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Two Minnesota-based companies recalled two children's products Tuesday, according to the U.S. Consumer Products Safety Commission.
Target recalled 69,000 units of a Circo-brand sitting stool after seven reports of the stools breaking or
collapsing and causing a child to fall. In five of the incidents, bumps, bruises and cuts were reported, according to the CPSC.
Minnetonka-based BreathableBaby LLC recalled 15,000 units of their wearable infant blankets, BreathableSack because the zipper pull tabs and sliders can detach, posing a choking hazard.
Only those blankets marked with a manufacture date of 04/17/2012 from Lot No. 124 are being recalled.
The owner of New York Plaza Produce, which was the source of a salmonella outbreak in August, obtained guinea pigs from an unlicensed supplier and "slaughtered live guinea pigs in the back warewashing area of the meat market," according to a Minneapolis inspection report.
Nieves Riera was issued a $1,000 citation on Oct. 1 for five violations related to the Ecuadorian Independence Festival held on August 11 on Lake Street where more than 80 people who fell ill after eating salmonella-tainted food, including guinea pig meat, that Riera served.
The outbreak was the largest documented incident of food-borne illness at a single event in Minnesota since 167 prison inmates got sick in 2009, according to data from the Minnesota Department of Health.
The five violations were discovered in an inspection of the market four days after the festival. There were three "critical" violations, one pertaining to cooking food at an unlicensed facility and two others related to the handling and purchasing of the guinea pigs.
"Nieves Riera obtained guinea pigs from an unlicensed supplier. The guinea pigs were sold at the Ecuadorian Festival," the compliance officer noted in the inspection report. "Cooked pork was purchased from a Minneapolis Meat Market. The pork was resold at the Ecuadorian festival. The source of the pork is not an approved wholesaler."
According to the report, Riera stated that she slaughtered the live guinea pigs in the back area of the meat market. "This is not a slaughter house and live animals are not allowed on the premises," the report says.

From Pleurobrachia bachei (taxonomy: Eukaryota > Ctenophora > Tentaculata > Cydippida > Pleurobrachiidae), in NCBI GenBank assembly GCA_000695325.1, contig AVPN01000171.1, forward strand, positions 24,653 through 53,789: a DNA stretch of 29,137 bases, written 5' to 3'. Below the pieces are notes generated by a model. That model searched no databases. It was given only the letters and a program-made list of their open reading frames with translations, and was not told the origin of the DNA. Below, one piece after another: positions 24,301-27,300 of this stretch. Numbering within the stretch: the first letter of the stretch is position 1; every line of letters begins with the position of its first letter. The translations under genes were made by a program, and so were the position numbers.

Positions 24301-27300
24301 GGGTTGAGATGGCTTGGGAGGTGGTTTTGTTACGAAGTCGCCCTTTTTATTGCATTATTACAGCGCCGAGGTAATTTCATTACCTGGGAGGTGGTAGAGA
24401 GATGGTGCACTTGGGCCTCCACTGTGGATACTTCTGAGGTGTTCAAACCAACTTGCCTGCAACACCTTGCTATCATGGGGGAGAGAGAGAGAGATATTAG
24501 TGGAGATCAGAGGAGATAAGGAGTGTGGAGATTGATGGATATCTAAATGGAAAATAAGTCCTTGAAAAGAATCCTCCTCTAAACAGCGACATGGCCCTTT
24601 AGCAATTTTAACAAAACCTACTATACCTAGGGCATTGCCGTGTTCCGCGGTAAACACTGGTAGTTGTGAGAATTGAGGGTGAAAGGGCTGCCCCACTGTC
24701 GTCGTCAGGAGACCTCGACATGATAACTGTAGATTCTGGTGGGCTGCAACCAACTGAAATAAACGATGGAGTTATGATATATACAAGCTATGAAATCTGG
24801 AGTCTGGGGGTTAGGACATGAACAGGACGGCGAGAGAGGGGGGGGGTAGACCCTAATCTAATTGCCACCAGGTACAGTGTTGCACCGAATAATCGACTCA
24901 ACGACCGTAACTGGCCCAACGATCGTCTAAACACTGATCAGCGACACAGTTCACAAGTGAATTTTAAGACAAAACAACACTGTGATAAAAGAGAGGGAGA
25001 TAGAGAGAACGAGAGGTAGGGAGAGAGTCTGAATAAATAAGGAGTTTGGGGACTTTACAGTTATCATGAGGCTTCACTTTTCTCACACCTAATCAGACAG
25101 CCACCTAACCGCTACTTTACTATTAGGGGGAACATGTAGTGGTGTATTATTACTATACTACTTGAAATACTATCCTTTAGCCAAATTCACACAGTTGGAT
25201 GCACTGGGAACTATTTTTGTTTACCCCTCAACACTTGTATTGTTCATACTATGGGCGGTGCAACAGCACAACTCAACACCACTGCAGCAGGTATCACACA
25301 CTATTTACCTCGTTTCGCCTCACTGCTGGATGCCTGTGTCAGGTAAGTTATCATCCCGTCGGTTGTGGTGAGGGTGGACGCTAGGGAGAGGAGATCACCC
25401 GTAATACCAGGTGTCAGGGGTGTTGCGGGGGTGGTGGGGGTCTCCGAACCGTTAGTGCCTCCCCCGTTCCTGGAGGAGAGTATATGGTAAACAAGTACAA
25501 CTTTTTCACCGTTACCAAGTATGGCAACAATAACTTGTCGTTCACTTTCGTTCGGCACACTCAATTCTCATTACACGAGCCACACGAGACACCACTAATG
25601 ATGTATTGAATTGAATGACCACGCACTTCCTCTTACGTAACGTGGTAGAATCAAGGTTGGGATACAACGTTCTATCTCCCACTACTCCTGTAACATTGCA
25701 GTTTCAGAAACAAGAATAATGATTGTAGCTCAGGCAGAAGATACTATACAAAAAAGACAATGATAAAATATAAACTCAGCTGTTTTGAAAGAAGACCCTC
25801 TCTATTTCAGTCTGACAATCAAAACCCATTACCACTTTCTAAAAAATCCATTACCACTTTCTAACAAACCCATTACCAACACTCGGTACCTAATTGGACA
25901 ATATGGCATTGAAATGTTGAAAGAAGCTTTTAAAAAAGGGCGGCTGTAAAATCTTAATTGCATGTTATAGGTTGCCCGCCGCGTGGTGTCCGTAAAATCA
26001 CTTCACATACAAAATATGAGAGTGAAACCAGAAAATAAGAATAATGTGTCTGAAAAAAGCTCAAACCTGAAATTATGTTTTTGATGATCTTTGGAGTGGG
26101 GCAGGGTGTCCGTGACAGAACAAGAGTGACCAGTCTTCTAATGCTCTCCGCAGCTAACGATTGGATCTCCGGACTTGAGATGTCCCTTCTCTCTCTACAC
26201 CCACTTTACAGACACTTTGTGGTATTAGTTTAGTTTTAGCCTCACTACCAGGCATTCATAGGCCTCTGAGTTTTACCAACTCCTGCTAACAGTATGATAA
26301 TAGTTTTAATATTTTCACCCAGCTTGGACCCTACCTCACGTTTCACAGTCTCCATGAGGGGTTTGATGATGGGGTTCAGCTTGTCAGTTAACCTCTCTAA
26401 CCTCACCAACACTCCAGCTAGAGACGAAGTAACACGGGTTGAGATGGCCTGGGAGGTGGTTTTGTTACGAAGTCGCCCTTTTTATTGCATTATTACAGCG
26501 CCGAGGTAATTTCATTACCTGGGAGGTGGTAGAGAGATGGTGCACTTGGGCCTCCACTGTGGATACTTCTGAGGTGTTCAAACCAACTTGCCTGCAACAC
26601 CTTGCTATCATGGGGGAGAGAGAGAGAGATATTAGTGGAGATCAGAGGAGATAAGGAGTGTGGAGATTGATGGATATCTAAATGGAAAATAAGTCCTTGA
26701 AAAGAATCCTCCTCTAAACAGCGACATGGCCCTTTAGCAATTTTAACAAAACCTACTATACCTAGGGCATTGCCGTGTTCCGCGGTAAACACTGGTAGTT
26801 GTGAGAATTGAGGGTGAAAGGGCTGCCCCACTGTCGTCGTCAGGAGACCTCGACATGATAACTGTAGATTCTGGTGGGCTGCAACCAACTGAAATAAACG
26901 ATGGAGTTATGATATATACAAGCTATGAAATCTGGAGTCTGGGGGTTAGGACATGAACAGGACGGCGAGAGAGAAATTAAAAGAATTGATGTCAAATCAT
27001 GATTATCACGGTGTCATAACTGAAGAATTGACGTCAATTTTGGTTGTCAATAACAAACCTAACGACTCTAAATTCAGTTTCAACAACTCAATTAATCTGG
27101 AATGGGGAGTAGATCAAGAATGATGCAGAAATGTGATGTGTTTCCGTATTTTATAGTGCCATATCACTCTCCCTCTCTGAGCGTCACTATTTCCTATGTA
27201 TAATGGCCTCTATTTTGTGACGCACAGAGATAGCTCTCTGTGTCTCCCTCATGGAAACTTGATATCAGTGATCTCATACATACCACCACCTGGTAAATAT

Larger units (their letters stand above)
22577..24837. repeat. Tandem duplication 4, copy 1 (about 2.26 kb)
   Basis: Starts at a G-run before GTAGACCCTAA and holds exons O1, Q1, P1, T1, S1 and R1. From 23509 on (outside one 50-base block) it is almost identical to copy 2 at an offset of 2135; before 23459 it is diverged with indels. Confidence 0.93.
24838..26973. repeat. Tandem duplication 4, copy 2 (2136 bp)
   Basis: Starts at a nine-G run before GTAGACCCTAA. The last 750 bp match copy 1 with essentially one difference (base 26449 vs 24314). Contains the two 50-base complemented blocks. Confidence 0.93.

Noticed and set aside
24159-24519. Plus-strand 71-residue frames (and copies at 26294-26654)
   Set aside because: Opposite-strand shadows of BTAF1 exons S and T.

Riera must pay the $1,000 fine by Oct. 31. She could not be reached Tuesday.
The Minnesota Department of Agriculture, which licenses the market, is still investigating the incident. No data, including previous inspection or incident data, has been released by the department.
The host of the Ecuadorian Independence Festival who obtained permits for the event from the city of Minneapolis could face sanctions for selling unapproved and mishandled food.
The permit to host the Aug. 11 festival was issued to Nieves Riera, who is the vendor that is the suspected source of an outbreak of salmonella that sent 81 people to area hospitals.
Matt Laible, a spokesman with the city of Minneapolis, said late Wednesday that the city could issue fines, revoke permits or take other steps.
The New York Plaza Produce store, where the festival was held, was closed Thursday.
Health officials are still investigating what exactly caused 81 people to fall ill after eating guinea pig and other Ecuadorian dishes from the vendor.
Guinea pig file photo by Steve Rice. Shop photo by Alejandra Matos
Dozens of people, including children, fell ill from suspected salmonella poisoning after eating guinea pig meat and other dishes from a vendor at an Ecuadorian festival in Minneapolis Aug. 11, health officials said Wednesday.
At least 81 people went to Hennepin County Medical Center and Minneapolis Children’s Hospital with severe gastrointestinal symptoms after eating food served by one of the festival's vendors. The Minnesota Department of Health said numerous ill individuals have tested positive for salmonella.
Bill Belknap, spokesman for Hennepin County Public Health, said some of those who fell ill ate a traditional Ecuadorian dish that contained guinea pig meat, but others who didn't eat that dish also got sick. All of those who got sick were treated and released.
“It was most likely a bad food item or items being poorly handled,” Belknap said. “The diseased organism that originated somewhere got spread to other food items by cross contamination.”
Belknap said they first heard about the illnesses a few days after the Ecuadorian Independence Day festival. Belknap would not identify the vendor.
Don't use sunscreen spray near an open flame or you may find yourself on fire.
That's the message from the U.S. Food and Drug Administration which received five reports last year of people doing just that and sustaining burns serious enough to warrant a trip to the hospital.
In each of the incidents the fire occurred after the sunscreen had already been applied and the victim neared an ignition source, such as a lighted match. In one case, the victim began welding after applying the sunscreen.
Though the specific products involved in the incidents were recalled, other sunscreen sprays contain a flammable ingredient such as alcohol. Sunscreen spray is not the only product to worry about. Spray insect repellants, hairspray and even non-spray sunscreens may contain a flammable ingredient.
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